BP Boss Blasted over Gulf of Mexico Oil Spill


BP's damaged public image was left in tatters Friday after furious U.S. lawmakers pilloried the energy giant's boss, accusing him of stonewalling on the causes of the Gulf of Mexico oil spill.

In hostile questioning on Thursday, lawmakers tried and failed to win answers about the spill from BP's chief executive Tony Hayward.

"I can't pass judgment on those decisions," he told openly disbelieving members of a key House panel investigating the worst environmental disaster in U.S. history. "I think it's too early to reach conclusions."

Just a day after BP won praise for bowing to White House demands to create a 20-billion-dollar fund to pay spill-related compensation claims, the British company's CEO was back in the hot seat.

Hayward said he would wait until BP finished its probe into the April 20 blast that killed 11 workers aboard the Deepwater Horizon drilling platform, sank the rig, and sent oil gushing into the Gulf of Mexico's waters.

"I wasn't involved in any decision-making" on how to drill, test, or secure the well, added Hayward, a 28-year oil industry veteran.

Hayward's contrite opening remarks to the panel, and a vow that the British energy giant would repair the economic and environmental damage wrought on U.S. southern shores, were quickly overshadowed as he declined to reveal specifics.

Waving pictures of oiled birds, the representatives did not hide their frustration or derision in a piece of political theater before a barrage of media cameras.

Hayward, who has been dubbed the most hated man in America, offered an olive branch at the start of the day-long hearing, apologizing for the catastrophe.

"I know that only actions and results, not mere words ultimately can give you the confidence you seek. I give my pledge as the leader of BP that we will not rest until we make this right," he said.

"We and the entire industry will learn from this terrible event and emerge stronger, smarter and safer."

But in a sign of how high tensions are running, a protestor with a blackened face and hands briefly disrupted the hearing. "You need to be charged with a crime, Tony," she shouted. "You need to go to jail!"

Despite a massive mobilization, millions of gallons of crude are fouling the shorelines of four U.S. states, closing down vital fishing waters and hitting the region's lucrative tourist industry.

U.S. experts believe between 35,000 and 60,000 barrels is spewing into the Gulf every day.

Hayward told lawmakers BP is now siphoning up an average of 20,000 barrels a day of oil to two processing ships on the surface.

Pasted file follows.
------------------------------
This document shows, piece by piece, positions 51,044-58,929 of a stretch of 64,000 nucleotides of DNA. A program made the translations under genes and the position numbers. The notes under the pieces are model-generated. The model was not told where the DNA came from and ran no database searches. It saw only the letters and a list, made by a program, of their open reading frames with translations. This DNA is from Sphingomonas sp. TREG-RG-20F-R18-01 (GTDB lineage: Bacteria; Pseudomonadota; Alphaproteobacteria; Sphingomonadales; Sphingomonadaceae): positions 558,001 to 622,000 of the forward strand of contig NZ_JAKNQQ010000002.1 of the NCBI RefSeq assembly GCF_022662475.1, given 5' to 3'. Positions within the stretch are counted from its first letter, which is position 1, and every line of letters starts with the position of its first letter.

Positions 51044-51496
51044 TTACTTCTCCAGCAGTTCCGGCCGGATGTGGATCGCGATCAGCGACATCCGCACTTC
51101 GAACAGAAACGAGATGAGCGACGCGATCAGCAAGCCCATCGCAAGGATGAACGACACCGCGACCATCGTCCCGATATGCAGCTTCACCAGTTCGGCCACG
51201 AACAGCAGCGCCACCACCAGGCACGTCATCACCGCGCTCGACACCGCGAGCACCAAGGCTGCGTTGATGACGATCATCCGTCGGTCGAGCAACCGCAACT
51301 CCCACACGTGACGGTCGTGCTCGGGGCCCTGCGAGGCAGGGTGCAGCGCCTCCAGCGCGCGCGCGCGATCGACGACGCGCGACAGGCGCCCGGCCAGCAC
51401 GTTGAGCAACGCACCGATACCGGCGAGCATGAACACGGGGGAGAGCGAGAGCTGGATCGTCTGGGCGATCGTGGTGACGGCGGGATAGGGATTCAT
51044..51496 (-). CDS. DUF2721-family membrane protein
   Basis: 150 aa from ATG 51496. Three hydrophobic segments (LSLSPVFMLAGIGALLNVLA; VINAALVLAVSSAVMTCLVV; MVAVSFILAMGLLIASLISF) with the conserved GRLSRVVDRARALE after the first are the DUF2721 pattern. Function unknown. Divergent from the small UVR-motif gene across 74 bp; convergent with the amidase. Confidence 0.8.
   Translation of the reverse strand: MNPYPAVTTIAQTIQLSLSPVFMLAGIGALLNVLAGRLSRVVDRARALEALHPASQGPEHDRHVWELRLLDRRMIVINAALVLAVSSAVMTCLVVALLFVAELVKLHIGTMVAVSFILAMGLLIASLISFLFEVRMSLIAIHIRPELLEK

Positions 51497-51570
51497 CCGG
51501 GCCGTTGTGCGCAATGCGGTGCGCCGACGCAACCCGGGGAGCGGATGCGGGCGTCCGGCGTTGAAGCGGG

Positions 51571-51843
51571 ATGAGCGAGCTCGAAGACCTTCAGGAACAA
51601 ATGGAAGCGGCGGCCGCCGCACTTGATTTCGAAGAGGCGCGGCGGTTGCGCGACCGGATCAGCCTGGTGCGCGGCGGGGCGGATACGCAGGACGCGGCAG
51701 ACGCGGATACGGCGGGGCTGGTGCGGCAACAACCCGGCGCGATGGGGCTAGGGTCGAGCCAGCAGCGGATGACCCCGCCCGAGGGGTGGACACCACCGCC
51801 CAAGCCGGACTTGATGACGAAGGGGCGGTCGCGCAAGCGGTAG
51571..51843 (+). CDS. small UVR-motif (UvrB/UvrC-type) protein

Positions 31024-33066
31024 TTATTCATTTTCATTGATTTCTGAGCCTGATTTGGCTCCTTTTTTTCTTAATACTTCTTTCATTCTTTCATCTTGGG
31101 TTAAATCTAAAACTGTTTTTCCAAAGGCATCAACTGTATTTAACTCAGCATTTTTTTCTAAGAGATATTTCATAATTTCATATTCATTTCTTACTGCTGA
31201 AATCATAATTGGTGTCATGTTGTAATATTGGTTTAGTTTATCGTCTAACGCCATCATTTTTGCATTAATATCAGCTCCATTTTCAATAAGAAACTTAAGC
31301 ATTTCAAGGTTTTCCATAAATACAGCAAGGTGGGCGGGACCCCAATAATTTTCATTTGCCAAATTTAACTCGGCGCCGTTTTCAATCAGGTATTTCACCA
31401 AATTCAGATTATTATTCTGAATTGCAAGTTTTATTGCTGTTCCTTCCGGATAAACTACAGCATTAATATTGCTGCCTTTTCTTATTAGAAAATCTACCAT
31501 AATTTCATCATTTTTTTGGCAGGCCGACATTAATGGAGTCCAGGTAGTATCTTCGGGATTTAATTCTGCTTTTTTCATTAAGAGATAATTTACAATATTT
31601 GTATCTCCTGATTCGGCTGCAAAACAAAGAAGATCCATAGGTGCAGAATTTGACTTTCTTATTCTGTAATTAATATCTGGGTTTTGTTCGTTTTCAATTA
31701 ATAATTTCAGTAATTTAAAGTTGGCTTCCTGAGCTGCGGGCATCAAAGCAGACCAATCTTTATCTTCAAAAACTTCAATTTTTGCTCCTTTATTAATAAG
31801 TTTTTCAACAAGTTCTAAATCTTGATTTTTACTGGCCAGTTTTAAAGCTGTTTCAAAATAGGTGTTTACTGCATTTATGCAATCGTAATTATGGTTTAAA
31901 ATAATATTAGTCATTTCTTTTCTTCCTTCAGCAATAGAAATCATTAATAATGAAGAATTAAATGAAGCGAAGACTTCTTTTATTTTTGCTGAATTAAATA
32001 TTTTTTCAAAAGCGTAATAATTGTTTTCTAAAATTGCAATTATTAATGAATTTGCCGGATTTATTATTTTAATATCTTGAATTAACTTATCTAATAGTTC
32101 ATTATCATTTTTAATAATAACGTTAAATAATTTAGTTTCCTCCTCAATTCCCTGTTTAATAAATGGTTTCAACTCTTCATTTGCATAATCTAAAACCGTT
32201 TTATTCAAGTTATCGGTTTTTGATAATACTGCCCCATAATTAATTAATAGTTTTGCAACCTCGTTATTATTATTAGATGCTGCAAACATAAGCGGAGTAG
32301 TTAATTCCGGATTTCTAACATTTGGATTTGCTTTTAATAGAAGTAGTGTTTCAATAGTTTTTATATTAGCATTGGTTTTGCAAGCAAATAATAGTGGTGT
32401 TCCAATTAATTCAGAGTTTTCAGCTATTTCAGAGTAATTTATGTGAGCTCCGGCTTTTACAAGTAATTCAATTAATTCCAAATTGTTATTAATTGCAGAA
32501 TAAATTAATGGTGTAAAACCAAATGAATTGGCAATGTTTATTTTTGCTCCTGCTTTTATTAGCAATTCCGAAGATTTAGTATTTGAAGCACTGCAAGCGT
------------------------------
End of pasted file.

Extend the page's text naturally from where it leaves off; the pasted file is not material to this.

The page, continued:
And the U.S. disaster coordinator, Admiral Thad Allen, said that by early next week the company hoped to be containing 28,000 gallons -- some of which will be burnt off by one of the surface ships.

In some good news, Allen said drilling on a relief well, seen as the only way of permanently capping the spill, was ahead of schedule.

"Mid-August was the target date. They're actually ahead of schedule right now, but I'm not going to guarantee it will be earlier," Allen said.

On Wednesday, BP agreed to set up a 20-billion-dollar escrow fund to pay compensation claims from thousands of Gulf businesses and residents.

The deal was struck after Hayward and BP chairman Carl-Henric Svanberg were summoned to the White House for talks with President Barack Obama, who has come under fire for weak leadership over the crisis.

A CNN poll showed the number of Americans who believe Obama is tough enough to handle a crisis has dropped 11 percent to 53 percent from the same period last year.

News of the escrow fund deal with the U.S. administration sent BP's share price soaring almost 10 percent on Thursday, after days of falls sparked by uncertainty over its future.

Russian President Dmitry Medvedev expressed his own concern about the firm's future in an interview with the Wall Street Journal.

"What I know is that BP will have to pay a lot of money this year," he said. "Whether the company can digest those expenditures, whether they will lead to the annihilation of the company or its breakup into pieces is a matter of expediency.

Meanwhile, Senate Democrats said they had come to an agreement on the framework of an energy bill to reduce U.S. dependence on fossil fuels, after Obama appealed to Americans Tuesday in his first Oval Office address to launch a "national mission" for clean energy.(AFP)